“Godzilla” set the U.S. box office on fire on Friday, en route to what is shaping up to be a massive $98 million weekend for the monster movie, but for the film to make back its weight in gold, the monster’s iconic roar will need to resonate across the globe.
“Godzilla” arrives with a $160 million production budget and when marketing and other costs are taken into account, Legendary Pictures says that it will need to make $380 million globally in order to break even.
To that end, Legendary and Warner Bros. are betting that the fire-breathing beast can still incinerate cultural barriers. Since the 1954 Japanese original, countless sequels and reboots featuring the mutant creature with an appetite for destruction have further cemented its name in pop culture. Now the fate of the latest incarnation and any future sequels hinges on that international legacy.
“‘Godzilla’ has it all,” Veronika Kwan Vandenberg, president of international distribution at Warner Bros., said. “ It’s an event movie with big effects, creatures and disaster on a global scale, and these kinds of films tend to overperform internationally.”
Like last summer’s “Pacific Rim,” another Legendary Pictures and Warner Bros. co-production, and even the critically derided 1998 “Godzilla” remake, this is a film that could double its domestic box office take in foreign markets. Monster movies travel well and there are few bigger monsters in movie history than the lethal reptile that gives “Godzilla” its title.
The iconic lizard already posted a huge $38 million in the U.S. on Friday.
“It’s a well-known character that’s enjoyed many iterations, so building awareness of the property won’t be difficult,” Rich Fineza, president of tracking at Worldwide Motion Picture Group, said. “The key will be seeing how the reboot presents something fresh and different.”
Analysts are bullish on “Godzilla’s” prospects. It is poised to perform better domestically than “Pacific Rim,” which was well-received overseas, but was undone by its $190 million production cost. It only managed to gross $101.8 million stateside, making its $411 million worldwide total something of a disappointment. Box office watchers are confidant that when the dust clears, the latest “Godzilla” will capitalize on strong reviews and an evocative marketing campaign to the tune of more than $500 million worldwide.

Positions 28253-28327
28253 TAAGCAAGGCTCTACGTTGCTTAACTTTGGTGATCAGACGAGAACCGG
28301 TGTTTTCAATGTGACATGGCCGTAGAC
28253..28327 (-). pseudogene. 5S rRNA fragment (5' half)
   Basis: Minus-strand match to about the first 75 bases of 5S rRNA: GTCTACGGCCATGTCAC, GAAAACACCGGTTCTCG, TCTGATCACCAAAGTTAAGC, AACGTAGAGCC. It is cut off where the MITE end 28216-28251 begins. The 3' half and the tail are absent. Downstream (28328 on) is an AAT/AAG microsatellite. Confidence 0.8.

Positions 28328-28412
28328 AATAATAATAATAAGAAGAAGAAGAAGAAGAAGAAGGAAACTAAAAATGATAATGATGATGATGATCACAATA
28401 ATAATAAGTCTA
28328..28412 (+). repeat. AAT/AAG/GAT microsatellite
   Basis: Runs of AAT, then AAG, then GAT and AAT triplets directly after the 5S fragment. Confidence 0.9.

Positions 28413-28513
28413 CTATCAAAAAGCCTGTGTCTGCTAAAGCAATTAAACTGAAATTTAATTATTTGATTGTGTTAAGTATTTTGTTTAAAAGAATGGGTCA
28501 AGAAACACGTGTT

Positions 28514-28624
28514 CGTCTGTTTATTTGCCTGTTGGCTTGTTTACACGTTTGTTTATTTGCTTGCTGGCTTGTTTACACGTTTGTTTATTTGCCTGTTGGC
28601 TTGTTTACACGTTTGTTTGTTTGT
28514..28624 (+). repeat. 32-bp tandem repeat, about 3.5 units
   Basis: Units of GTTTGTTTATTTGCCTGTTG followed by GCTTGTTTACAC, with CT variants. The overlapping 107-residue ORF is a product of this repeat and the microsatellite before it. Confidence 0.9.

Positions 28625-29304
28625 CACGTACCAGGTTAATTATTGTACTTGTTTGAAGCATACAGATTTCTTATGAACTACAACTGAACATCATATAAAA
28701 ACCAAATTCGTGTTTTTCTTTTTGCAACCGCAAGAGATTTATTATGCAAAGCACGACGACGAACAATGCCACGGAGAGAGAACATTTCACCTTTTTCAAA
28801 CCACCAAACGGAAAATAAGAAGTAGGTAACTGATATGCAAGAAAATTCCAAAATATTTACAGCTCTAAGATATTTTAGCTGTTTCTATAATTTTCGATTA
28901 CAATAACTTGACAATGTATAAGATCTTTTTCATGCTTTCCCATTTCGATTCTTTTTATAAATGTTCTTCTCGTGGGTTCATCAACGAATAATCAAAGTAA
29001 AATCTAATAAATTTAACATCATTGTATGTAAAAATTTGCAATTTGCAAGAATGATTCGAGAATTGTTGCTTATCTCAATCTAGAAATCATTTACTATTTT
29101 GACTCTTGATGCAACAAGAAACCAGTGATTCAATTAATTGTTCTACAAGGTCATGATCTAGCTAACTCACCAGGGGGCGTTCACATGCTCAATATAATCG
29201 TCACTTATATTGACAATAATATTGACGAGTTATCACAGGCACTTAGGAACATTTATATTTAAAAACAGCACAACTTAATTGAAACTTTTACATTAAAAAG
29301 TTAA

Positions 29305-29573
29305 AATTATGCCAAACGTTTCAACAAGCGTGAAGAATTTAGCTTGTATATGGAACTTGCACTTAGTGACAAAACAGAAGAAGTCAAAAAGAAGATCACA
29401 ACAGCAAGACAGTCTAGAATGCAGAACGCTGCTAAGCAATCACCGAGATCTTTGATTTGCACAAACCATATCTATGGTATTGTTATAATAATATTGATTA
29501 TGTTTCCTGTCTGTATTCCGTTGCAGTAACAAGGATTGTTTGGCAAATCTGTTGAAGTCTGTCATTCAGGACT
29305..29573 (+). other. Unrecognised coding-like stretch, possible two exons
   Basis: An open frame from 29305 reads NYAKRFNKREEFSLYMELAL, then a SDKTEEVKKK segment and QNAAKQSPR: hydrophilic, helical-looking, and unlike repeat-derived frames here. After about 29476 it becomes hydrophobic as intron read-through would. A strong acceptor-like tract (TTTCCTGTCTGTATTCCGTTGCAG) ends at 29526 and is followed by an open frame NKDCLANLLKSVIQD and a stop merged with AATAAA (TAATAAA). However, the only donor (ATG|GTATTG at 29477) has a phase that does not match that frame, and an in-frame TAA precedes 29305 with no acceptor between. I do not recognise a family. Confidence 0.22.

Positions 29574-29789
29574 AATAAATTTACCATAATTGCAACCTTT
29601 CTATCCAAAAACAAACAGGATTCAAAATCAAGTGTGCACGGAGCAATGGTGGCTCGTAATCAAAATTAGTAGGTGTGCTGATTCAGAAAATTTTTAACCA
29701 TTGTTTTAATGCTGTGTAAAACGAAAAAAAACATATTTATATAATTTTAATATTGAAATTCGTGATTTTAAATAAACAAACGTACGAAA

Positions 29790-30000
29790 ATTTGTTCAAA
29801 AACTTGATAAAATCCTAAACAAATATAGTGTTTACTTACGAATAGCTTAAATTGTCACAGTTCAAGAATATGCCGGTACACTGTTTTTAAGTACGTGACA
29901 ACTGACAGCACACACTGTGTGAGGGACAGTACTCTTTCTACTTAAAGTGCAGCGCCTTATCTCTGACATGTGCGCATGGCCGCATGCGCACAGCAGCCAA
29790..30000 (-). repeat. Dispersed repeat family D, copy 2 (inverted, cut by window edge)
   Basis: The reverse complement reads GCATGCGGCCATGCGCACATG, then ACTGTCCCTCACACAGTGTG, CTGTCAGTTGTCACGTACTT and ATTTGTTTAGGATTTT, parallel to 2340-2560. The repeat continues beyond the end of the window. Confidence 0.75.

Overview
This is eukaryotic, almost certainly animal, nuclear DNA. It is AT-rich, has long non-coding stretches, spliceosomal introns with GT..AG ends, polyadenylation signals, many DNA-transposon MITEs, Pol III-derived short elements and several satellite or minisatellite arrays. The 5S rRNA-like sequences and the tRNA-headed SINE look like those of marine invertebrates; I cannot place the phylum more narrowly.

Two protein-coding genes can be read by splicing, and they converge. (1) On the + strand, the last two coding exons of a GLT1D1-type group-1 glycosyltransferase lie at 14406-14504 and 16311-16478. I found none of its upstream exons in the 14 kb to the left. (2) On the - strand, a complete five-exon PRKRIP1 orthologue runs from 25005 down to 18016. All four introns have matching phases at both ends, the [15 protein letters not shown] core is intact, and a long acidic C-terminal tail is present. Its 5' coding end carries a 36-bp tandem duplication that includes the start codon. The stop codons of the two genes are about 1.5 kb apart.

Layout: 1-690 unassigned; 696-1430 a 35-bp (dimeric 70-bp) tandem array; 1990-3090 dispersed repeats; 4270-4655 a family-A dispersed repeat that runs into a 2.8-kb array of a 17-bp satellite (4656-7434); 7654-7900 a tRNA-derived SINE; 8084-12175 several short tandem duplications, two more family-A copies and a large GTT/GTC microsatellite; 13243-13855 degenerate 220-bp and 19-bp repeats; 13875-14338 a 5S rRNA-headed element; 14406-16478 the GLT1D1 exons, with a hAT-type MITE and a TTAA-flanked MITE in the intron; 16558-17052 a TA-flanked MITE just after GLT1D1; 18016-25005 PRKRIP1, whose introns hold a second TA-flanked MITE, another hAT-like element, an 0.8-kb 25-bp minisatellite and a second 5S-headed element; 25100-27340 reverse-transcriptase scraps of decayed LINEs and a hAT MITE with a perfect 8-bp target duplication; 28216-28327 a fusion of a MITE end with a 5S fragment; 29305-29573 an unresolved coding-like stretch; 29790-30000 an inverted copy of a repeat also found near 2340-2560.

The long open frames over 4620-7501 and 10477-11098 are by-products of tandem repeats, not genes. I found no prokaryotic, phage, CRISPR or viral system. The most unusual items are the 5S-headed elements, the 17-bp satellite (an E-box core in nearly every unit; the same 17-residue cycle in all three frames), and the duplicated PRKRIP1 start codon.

By opening in the middle of May, the film has a month-long jump on the World Cup, lest soccer prove a more formidable foe for “Godzilla” than even Mothra.
So cue the global assault. The picture opens in nearly every major foreign territory save for China and Japan this weekend. Among the 64 countries where it will debut are such key markets as Russia, Australia, Mexico and Latin America. The picture is set to unspool across more than 15,500 screens beginning on Wednesday, about 50 percent of which will be 3D capable.
Internationally, “Godzilla” has already racked up $43 million in ticket sales.
When “Godzilla” finally touches down in Japan on July 25, the response could be intense. The affinity for the nuclear-age creature could make Japan one of the film’s most robust box-office markets. The Toho Company, the local film distributor that first cooked up the “King of the Monsters,” will handle the rollout.
“Between China, Japan, Korea and the other Asian countries, you’re going to get a lot of support because of the history of this character,” Fineza said.
The film’s backers believe its China premiere will push it to greater heights of profitability. The picture is slated to debut in the world’s second largest film market on June 13 and will have at least a week to itself as the only major U.S. release opening in the people’s republic. That means it will premiere in the Asian stronghold roughly a month after it screens in most foreign territories, a short enough delay that piracy won’t be a significant problem. China has a flexible appreciation of the virtues of copyright protection, to put it mildly, but the picture’s primordial protagonist may be helpful in that regard.
“This is very much a film that’s a cinematic experience,” Bruce Nash, founder of the box office tracking site The Number, said. “That means the film has some immunity when it comes to pirated copies.”
Also helping matters will be Legendary Pictures’ efforts to build a foothold in China. The entertainment company was one of the first Hollywood players to form a joint venture in the country when it launched Legendary East in 2011, and while the film is not being distributed by that venture, it helps that the company has boots on the ground and a team in China to lend advice and assistance.
Legendary’s recent track record is another reason for optimism. “Pacific Rim” racked up more than $110 million in China, making it one of the highest grossing foreign releases of 2013. Analysts say a similar figure is attainable for “Godzilla.”
Clearly, it’s good to be the king.
CLARIFICATION: In an earlier version, the amount needed for “Godzilla” to break even was given as $450 million by a source close to the company. Legendary says that figure is incorrect.